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We believe that a man's Lodge should reflect his own personal style. We're forever on the hunt for cool things for our space. Long fans of the craftsmanship of George Nakashima, we were surprised to learn that his workshop and studio is less than an hour's drive from our place here in Pennsylvania.  So naturally, we had to take a look.
A little background on George- he was born in Washington in the early 1900s and after studying Architecture, began to learn about carpentry and woodworking.  He traveled through Europe and Japan, learning about architecture, design, and wood craft. During World War 2, like others of Japanese descent, he and his family were interred in a labor camp in Idaho.  This was a formative time for him as he met and studied with another craftsman in the camp, Gentauro Hikogawa and learned Japanese woodworking traditions.  After his release, a mentor of his invited George to New Hope, Pennsylvania where he started his own workshop.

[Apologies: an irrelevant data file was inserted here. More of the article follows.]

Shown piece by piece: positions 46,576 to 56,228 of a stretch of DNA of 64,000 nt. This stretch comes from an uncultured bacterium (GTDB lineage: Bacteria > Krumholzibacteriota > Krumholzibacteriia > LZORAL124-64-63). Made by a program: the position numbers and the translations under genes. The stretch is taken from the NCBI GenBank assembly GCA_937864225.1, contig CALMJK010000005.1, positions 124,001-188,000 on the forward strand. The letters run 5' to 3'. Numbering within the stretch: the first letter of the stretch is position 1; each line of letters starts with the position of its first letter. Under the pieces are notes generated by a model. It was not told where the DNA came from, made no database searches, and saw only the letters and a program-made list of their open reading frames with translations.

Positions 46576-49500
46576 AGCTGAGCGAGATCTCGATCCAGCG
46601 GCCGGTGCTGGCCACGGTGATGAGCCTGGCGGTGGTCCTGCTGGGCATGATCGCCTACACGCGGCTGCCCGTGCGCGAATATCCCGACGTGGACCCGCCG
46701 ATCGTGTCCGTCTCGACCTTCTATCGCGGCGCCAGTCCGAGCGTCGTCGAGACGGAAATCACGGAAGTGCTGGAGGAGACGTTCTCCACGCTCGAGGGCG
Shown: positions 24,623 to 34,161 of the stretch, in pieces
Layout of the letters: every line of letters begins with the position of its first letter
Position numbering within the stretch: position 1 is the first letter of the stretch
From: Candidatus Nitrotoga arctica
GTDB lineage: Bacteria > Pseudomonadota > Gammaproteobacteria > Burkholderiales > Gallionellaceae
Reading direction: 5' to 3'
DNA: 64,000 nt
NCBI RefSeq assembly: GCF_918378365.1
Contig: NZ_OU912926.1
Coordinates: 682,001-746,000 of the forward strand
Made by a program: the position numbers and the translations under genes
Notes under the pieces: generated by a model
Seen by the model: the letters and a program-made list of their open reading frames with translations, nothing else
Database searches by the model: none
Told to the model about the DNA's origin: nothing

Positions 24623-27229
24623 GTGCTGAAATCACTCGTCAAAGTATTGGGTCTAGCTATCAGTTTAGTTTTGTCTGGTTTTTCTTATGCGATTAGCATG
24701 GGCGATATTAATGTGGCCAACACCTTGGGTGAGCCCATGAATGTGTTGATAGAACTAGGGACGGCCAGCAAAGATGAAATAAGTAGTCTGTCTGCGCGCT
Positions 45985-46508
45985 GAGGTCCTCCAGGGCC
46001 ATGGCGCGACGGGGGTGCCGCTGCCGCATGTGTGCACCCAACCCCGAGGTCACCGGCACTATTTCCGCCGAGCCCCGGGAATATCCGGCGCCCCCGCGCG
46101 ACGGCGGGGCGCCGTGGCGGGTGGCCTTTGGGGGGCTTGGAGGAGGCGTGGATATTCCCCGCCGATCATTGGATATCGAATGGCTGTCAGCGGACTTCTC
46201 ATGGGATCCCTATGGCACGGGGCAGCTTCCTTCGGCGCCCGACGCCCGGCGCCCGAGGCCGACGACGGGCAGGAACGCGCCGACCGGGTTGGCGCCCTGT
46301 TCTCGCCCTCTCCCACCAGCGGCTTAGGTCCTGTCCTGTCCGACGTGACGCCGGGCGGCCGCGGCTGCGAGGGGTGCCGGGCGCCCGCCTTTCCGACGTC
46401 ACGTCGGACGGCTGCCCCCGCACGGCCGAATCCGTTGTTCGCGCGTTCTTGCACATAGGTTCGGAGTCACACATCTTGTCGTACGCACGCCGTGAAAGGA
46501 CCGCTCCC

The George Nakashima style is influenced by his connection to nature and love of natural wood. One of his most well-known signatures is the large-slab table with open, raw edges.  He pioneered the technique of leaving the edges natural on the tables, showing the bark of the tree and using Butterfly wood inlays to connect and reinforce these large timbers.  Over the years he built a large international following for his tables and chairs, often with a waiting list of several years for customers willing to pay for his investment pieces.  While George passed away in 1990, his workshop of 10 craftsmen is led by his daughter Mira and the work they create is no less impressive.
We took a visit to George Nakashima Woodworking and were impressed by the level of craftsmanship and the opportunity to see the raw ingredients behind the work.  We had the rare opportunity to see the Wood Storage sheds, where large timbers are aged and dried, some of which have been there for decades. Here are some highlights of what we saw-

If you're ever in the area, you can visit their workshop, open only on Saturday afternoons.  For more information, see here.

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